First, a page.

In the following, we describe methodological aspects of different screening platforms, which can be utilized to study the innate immune landscape on a systems level. We outline their advantages and limitations and discuss necessary considerations.

1.1. The Intracellular Antiviral Responses

Viruses are vehicles that transport genetic information, which is amplified in the host cells. Even though the virion structure, infection, and replication strategies are very diverse, the unifying feature—delivery of viral nucleic acids and the requirement of the host machinery to produce progeny virus particles—is similar for all viral pathogens. The intracellular antiviral immune system is tailored to prevent virus spread and bridge the time until an adaptive immune response can be mounted. However, while some antiviral factors are constitutively present in cells and provide a steady level of intrinsic immunity, most of the proteins and pathways involved in the innate antiviral defense need to be induced. In the course of most virus infections, infected and non-infected bystander cells mount an antiviral response for a limited timeframe, controlled by a set of positive and negative feedback loops. This, however, costs cellular resources [1,2]. The activation of the innate immune system is under the control of pattern recognition receptors (PRRs) that sense invading pathogens through pathogen-associated molecular patterns (PAMPs), such as viral nucleic acids, proteins, or lipids [3,4]. The presence of viral PAMPs in the cell usually results in the synthesis of antiviral and pro-inflammatory cytokines, especially interferons (IFNs) (Figure 1).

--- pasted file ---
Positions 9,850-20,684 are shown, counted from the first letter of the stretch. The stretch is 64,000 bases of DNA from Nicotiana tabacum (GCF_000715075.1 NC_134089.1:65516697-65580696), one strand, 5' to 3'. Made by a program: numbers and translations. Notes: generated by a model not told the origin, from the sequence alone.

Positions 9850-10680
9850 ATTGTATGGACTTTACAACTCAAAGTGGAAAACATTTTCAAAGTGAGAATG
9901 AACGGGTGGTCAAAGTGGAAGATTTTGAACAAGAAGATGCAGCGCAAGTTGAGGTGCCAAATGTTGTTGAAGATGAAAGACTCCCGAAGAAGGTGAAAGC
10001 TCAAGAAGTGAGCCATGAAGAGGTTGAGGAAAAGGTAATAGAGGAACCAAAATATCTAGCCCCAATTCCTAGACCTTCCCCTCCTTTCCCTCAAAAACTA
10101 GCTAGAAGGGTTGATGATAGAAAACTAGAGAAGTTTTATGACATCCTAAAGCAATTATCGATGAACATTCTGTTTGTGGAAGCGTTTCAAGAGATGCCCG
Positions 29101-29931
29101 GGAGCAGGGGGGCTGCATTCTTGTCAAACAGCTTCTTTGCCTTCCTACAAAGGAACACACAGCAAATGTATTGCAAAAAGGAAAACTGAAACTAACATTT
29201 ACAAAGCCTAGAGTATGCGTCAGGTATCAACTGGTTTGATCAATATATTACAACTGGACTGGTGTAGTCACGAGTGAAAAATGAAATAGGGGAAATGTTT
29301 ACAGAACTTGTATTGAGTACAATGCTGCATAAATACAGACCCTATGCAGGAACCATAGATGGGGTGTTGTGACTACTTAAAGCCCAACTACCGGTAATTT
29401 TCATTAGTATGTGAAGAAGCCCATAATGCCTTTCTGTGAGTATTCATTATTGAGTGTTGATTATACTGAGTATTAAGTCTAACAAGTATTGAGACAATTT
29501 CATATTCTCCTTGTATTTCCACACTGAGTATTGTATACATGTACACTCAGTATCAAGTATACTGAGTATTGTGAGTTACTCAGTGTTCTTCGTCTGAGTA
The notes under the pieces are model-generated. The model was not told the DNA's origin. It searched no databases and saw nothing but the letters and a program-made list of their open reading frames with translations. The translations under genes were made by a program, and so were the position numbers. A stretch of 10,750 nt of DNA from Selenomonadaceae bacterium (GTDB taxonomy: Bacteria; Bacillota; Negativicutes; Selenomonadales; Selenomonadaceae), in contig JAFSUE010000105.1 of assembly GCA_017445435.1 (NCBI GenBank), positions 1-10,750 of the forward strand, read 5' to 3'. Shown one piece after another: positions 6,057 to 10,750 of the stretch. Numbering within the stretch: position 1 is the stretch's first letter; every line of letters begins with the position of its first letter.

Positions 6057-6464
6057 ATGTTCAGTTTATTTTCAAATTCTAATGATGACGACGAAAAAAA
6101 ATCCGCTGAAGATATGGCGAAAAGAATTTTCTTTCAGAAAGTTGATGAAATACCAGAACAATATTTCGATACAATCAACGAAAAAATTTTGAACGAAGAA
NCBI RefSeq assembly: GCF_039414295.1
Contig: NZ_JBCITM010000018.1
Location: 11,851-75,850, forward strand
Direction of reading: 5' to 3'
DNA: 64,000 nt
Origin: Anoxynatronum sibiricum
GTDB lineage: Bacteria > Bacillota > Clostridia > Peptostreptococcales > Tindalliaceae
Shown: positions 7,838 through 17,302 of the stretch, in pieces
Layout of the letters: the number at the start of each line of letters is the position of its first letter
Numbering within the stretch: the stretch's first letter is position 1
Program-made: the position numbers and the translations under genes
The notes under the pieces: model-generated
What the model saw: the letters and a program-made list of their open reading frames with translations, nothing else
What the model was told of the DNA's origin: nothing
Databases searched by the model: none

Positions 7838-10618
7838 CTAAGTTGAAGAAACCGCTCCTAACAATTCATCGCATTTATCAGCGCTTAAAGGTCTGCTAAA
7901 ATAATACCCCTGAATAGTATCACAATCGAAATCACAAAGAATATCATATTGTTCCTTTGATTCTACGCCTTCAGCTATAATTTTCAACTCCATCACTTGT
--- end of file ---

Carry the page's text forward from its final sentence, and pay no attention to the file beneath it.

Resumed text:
Today the principal activation framework and key signaling mechanisms involved in these processes are known. However, more recent data, often obtained through screening approaches, indicate that regulation of the signaling cascades are surprisingly complex and involve sophisticated regulatory mechanisms and additional layers of control, which are only partially understood. Notably, it appears that this complexity is necessary to prevent detrimental effects related to innate immune activation [5,6,7].
A hallmark of innate immune activation is the transcriptional upregulation and secretion of antiviral (IFN-type) and pro-inflammatory cytokines. IFNs are classified in type I (13 IFN-α subtypes, IFN-β, IFN-ω, IFN-ε, and IFN-κ), type II (IFN-γ), and type III (4 subtypes of IFN-λ) [8]. Their classification is based on their ability to bind to distinct heterodimeric receptors (IFNAR1/2 for type I IFN; IFNGR1/2 for type II IFNs; IFNLR1/IL10Rβ for type III IFNs). The main difference between these receptors appears to be their expression profile among different cell types and their signaling strength. While IFNAR is widely expressed on most cell types, IFNLR is absent on lymphoid cells (i.e., leukocytes). Downstream signaling of IFNAR and IFNLR depends on kinases (JAK1, -2; TYK) that phosphorylate signal transducer and activation of transcription (STAT) 1 and 2 proteins. STAT1 and STAT2, together with IRF9, form a transcription complex (ISGF3) that binds to IFN-stimulated response elements (ISRE) of target genes that are therefore referred to as IFN-stimulated genes (ISGs) [9,10]. Type I and type III IFNs share their downstream signaling cascade and therefore induce a similar set of ISGs, however, with differences in potency and kinetics [11,12]. The composition of the ISG pattern is affected by additional regulators that influence the assembly of the transcription complex and involve epigenetic regulators and noncoding RNAs that contribute to the observable cell-type-specific differences [13,14,15].